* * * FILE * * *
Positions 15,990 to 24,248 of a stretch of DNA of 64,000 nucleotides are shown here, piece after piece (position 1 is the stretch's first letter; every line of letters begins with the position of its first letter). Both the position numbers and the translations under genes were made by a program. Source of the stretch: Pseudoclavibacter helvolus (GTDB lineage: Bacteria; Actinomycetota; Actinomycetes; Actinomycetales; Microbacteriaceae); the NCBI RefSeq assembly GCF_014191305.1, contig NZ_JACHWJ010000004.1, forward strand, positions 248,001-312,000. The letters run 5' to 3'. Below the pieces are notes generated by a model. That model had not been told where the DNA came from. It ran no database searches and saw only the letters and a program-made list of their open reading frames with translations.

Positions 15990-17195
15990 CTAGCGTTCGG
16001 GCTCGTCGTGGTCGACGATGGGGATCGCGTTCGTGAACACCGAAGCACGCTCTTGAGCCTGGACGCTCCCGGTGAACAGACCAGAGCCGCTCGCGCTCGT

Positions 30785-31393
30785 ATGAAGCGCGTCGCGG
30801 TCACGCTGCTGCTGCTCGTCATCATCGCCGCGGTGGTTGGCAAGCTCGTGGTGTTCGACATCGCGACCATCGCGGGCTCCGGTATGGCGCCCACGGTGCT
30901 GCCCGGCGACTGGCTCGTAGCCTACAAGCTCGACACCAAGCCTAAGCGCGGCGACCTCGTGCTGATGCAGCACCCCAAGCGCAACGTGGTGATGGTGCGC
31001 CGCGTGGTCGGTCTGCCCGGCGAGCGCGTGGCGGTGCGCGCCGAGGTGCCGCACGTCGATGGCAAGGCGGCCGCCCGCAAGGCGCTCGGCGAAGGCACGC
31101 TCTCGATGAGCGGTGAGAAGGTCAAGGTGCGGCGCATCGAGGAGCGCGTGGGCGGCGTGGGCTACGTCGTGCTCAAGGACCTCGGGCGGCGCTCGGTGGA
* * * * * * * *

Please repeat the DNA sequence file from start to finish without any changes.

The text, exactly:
Positions 15,990 to 24,248 of a stretch of DNA of 64,000 nucleotides are shown here, piece after piece (position 1 is the stretch's first letter; every line of letters begins with the position of its first letter). Both the position numbers and the translations under genes were made by a program. Source of the stretch: Pseudoclavibacter helvolus (GTDB lineage: Bacteria; Actinomycetota; Actinomycetes; Actinomycetales; Microbacteriaceae); the NCBI RefSeq assembly GCF_014191305.1, contig NZ_JACHWJ010000004.1, forward strand, positions 248,001-312,000. The letters run 5' to 3'. Below the pieces are notes generated by a model. That model had not been told where the DNA came from. It ran no database searches and saw only the letters and a program-made list of their open reading frames with translations.

Positions 15990-17195
15990 CTAGCGTTCGG
16001 GCTCGTCGTGGTCGACGATGGGGATCGCGTTCGTGAACACCGAAGCACGCTCTTGAGCCTGGACGCTCCCGGTGAACAGACCAGAGCCGCTCGCGCTCGT

Positions 30785-31393
30785 ATGAAGCGCGTCGCGG
30801 TCACGCTGCTGCTGCTCGTCATCATCGCCGCGGTGGTTGGCAAGCTCGTGGTGTTCGACATCGCGACCATCGCGGGCTCCGGTATGGCGCCCACGGTGCT
30901 GCCCGGCGACTGGCTCGTAGCCTACAAGCTCGACACCAAGCCTAAGCGCGGCGACCTCGTGCTGATGCAGCACCCCAAGCGCAACGTGGTGATGGTGCGC
31001 CGCGTGGTCGGTCTGCCCGGCGAGCGCGTGGCGGTGCGCGCCGAGGTGCCGCACGTCGATGGCAAGGCGGCCGCCCGCAAGGCGCTCGGCGAAGGCACGC
31101 TCTCGATGAGCGGTGAGAAGGTCAAGGTGCGGCGCATCGAGGAGCGCGTGGGCGGCGTGGGCTACGTCGTGCTCAAGGACCTCGGGCGGCGCTCGGTGGA